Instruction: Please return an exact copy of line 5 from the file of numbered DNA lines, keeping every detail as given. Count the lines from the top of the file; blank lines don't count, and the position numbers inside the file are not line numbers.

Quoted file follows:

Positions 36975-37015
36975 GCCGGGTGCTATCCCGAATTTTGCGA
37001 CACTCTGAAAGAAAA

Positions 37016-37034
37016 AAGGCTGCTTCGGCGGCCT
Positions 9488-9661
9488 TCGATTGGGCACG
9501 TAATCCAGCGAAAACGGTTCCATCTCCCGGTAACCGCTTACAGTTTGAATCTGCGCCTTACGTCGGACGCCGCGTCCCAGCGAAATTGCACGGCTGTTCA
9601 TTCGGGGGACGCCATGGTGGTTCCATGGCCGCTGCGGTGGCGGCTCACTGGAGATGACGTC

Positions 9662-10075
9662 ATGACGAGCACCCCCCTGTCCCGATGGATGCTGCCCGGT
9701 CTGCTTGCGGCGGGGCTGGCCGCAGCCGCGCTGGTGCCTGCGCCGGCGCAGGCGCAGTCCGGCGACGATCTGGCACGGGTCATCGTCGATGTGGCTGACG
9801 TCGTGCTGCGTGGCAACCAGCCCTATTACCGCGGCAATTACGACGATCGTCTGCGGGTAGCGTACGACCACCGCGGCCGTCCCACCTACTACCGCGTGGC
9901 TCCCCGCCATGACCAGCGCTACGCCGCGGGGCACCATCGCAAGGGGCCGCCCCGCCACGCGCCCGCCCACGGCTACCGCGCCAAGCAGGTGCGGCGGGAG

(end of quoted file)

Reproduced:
37016 AAGGCTGCTTCGGCGGCCT